When Refugees Want to Go Home

SADAKO OGATA, a professor at Sophia University in Tokyo, was last week named as United Nations High Commissioner for Refugees. She will face the daunting problem of finding the resources and the means to care for and resettle the world's refugees. In Central America, she will find a ray of hope - 'emigr'es are showing their determination to return home. This trend was highlighted at a conference held this month under the auspices of Georgetown University's Center for Immigration Policy and Refugee Affairs. The Center's Hemispheric Migration Project has undertaken the difficult task of gathering accurate data on migrant movements, concentrating especially on those who have fled Nicaragua and Guatemala. A precise statistical picture is hard to obtain; many refugees are not documented; many are not in camps. Agencies may not know when they decide to go home across a porous border.

Nevertheless, scholars studying the attitudes and initiatives of the migrants have perceived a pattern of conditions under which people choose voluntarily to return to their villages. They have concluded that, in contrast to the assumption in Washington that Central Americans fleeing war and insurrection want to go north, many prefer to go home.

The studies suggest that ``spontaneous repatriation'' may occur at one of several stages in the migration of a refugee. Those who flee their native areas, whether from fear of violence or to avoid the military draft or taxes, may move to a neighboring country or to a safer area within their own country. Some of these people will decide within a short time that, caught up in the panic of the moment, they may have exaggerated the danger and that they can return safely to their homes.

Thoughts of returning home may also occur when the country to which they have fled seeks to set up refugee camps. Some decide that conditions at home, as difficult as they may be, are preferable to the confining life of a camp. Others, once in a refugee center, leave when they feel alienated as new communities form within the camp. As news flows back via the grapevine from those who have returned that conditions are bearable, more decide to repatriate.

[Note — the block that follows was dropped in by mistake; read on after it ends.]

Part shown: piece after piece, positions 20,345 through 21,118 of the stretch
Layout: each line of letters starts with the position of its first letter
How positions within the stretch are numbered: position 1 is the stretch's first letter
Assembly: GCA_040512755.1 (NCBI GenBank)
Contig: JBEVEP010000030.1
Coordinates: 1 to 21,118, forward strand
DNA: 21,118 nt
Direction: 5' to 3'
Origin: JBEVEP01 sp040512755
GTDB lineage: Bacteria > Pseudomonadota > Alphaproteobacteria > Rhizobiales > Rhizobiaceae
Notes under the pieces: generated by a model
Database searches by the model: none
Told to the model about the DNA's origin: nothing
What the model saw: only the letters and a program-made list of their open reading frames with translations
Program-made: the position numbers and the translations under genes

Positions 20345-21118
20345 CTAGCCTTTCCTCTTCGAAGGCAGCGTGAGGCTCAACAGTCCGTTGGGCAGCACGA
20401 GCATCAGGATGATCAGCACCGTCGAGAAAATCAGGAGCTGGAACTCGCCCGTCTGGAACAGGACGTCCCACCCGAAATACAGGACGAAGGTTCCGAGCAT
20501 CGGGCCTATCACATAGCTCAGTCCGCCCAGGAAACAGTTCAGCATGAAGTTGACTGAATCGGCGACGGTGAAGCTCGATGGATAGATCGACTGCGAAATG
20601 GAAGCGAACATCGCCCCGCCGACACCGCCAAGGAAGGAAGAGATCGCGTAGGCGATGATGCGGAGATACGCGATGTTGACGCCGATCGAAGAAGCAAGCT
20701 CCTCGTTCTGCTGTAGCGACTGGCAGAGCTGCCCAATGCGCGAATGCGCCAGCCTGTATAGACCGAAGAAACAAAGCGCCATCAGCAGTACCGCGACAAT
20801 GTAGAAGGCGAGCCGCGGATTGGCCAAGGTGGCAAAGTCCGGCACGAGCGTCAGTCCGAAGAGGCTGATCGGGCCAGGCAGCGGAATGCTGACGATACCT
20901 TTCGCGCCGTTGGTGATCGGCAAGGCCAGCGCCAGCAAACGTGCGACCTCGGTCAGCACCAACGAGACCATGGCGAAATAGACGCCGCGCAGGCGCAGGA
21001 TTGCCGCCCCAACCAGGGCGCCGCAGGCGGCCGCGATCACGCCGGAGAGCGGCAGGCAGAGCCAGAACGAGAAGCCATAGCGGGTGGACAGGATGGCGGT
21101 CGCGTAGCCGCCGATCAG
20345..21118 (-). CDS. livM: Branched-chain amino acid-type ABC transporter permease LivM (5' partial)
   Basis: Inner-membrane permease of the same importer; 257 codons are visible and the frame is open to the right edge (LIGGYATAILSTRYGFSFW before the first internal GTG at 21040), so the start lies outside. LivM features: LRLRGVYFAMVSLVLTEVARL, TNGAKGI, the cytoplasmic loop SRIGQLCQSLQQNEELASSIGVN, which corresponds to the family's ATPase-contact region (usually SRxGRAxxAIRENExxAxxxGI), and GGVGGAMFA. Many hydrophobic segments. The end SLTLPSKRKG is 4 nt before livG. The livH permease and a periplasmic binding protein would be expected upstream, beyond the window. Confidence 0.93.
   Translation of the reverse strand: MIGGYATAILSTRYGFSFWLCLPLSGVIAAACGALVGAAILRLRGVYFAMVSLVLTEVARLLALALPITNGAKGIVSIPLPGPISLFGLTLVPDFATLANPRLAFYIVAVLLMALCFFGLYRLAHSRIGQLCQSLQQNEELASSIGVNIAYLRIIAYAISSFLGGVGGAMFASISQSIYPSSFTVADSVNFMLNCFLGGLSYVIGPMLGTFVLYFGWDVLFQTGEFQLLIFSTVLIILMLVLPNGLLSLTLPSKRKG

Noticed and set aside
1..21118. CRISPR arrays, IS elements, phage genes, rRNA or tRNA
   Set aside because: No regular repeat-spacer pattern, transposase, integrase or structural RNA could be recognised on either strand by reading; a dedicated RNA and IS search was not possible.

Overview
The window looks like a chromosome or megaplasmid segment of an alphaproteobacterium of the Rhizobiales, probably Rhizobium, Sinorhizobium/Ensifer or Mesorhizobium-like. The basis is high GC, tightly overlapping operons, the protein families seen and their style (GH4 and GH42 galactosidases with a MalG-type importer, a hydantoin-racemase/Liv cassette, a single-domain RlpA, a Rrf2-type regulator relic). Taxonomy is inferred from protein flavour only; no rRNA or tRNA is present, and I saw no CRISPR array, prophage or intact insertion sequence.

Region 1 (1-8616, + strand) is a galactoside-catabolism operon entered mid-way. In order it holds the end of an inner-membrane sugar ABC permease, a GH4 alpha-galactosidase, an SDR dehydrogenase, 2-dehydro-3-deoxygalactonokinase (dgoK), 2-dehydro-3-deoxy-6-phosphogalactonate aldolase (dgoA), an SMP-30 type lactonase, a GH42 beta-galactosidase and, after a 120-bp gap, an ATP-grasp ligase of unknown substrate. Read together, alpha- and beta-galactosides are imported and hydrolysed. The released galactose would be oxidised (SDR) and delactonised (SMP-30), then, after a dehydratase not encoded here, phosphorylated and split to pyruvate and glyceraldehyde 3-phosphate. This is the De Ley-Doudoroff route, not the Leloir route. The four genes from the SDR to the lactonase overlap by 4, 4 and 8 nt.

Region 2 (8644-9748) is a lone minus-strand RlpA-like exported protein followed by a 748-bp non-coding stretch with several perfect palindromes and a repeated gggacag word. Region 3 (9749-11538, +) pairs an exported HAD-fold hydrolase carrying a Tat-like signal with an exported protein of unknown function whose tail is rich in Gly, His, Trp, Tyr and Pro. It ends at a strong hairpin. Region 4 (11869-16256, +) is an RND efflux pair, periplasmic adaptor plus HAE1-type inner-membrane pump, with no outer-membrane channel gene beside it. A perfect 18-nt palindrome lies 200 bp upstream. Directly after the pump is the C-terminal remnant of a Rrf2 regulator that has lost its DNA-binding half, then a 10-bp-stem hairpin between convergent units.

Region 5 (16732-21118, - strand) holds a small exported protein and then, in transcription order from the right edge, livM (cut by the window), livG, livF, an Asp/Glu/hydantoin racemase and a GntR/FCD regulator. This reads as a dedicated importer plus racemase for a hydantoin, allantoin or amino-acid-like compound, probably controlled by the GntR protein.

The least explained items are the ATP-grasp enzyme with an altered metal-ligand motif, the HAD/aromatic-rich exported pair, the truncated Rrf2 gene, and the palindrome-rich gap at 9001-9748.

A further moment that stimulates repatriation occurs when a host country decides to move refugee camps away from a border area. Such moves suggest to some a permanence of their status they do not like; they will follow others back to their home villages.

As a result, especially after the Central American peace process began, Salvadorans are returning from Honduras, Guatemalans from Mexico, and Nicaraguans from Honduras and Costa Rica.

In returning, however, they face difficult obstacles. If refugees return to a village under government control, they are viewed with suspicion; their flight stamped them as someone potentially disloyal.

If their villages are still within an insurgency area, the returnees may still not be free of pressures from the resistance.

Once at home, refugees are likely to face serious impediments in restarting their normal lives. Their lands and homes may have been occupied by others. The infrastructure that might provide the credit and the supplies necessary for agriculture may be destroyed or lacking. They will be in competition with those who stayed behind or with other returnees. But studies suggest that, despite these obstacles, the desire of many to regain familiar surroundings and to control their own lives is great enough to risk the dangers of spontaneous repatriation.

The lessening of international and regional tensions is permitting the return of refugees elsewhere in the world, as well. An estimated 200,000 have returned to Mozambique; more than 40,000 have gone back to Namibia. Even in troubled Afghanistan, more than 100,000 displaced people are estimated to have gone back to their villages.

These movements, however, are but a trickle compared to the estimated 15 million refugees still registered in the world. Although the end of the cold war may have made it more possible to go home, the ensuing unrest may mean more refugees. In addition, lessened concern over the East-West aspects of issues has meant a lessening, as well, of the international interest in the plight of refugees. Areas of hope exist, but the new UN High Commissioner still faces a desperate human problem and a daunting task.

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